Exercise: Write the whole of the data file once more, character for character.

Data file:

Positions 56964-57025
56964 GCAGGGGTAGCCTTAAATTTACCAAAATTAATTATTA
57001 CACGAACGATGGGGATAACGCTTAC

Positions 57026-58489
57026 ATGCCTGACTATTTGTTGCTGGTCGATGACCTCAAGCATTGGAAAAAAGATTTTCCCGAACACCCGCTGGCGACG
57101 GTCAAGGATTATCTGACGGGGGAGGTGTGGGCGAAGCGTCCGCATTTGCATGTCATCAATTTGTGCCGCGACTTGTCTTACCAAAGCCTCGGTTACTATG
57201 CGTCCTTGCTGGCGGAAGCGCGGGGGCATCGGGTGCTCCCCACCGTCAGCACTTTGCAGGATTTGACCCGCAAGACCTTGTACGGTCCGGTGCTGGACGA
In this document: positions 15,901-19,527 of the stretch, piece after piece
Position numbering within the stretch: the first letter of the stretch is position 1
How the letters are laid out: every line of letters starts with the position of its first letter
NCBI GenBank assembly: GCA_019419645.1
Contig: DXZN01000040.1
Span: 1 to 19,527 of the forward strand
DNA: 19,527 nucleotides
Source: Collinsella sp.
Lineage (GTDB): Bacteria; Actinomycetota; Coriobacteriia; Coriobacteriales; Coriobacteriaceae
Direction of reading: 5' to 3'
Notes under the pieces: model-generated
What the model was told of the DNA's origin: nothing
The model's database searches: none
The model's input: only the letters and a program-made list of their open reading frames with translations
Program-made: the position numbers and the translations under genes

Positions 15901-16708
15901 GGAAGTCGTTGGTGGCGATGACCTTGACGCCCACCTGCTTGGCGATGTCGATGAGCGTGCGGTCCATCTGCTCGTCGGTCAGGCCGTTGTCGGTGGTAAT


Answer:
Positions 56964-57025
56964 GCAGGGGTAGCCTTAAATTTACCAAAATTAATTATTA
57001 CACGAACGATGGGGATAACGCTTAC

Positions 57026-58489
57026 ATGCCTGACTATTTGTTGCTGGTCGATGACCTCAAGCATTGGAAAAAAGATTTTCCCGAACACCCGCTGGCGACG
57101 GTCAAGGATTATCTGACGGGGGAGGTGTGGGCGAAGCGTCCGCATTTGCATGTCATCAATTTGTGCCGCGACTTGTCTTACCAAAGCCTCGGTTACTATG
57201 CGTCCTTGCTGGCGGAAGCGCGGGGGCATCGGGTGCTCCCCACCGTCAGCACTTTGCAGGATTTGACCCGCAAGACCTTGTACGGTCCGGTGCTGGACGA
In this document: positions 15,901-19,527 of the stretch, piece after piece
Position numbering within the stretch: the first letter of the stretch is position 1
How the letters are laid out: every line of letters starts with the position of its first letter
NCBI GenBank assembly: GCA_019419645.1
Contig: DXZN01000040.1
Span: 1 to 19,527 of the forward strand
DNA: 19,527 nucleotides
Source: Collinsella sp.
Lineage (GTDB): Bacteria; Actinomycetota; Coriobacteriia; Coriobacteriales; Coriobacteriaceae
Direction of reading: 5' to 3'
Notes under the pieces: model-generated
What the model was told of the DNA's origin: nothing
The model's database searches: none
The model's input: only the letters and a program-made list of their open reading frames with translations
Program-made: the position numbers and the translations under genes

Positions 15901-16708
15901 GGAAGTCGTTGGTGGCGATGACCTTGACGCCCACCTGCTTGGCGATGTCGATGAGCGTGCGGTCCATCTGCTCGTCGGTCAGGCCGTTGTCGGTGGTAAT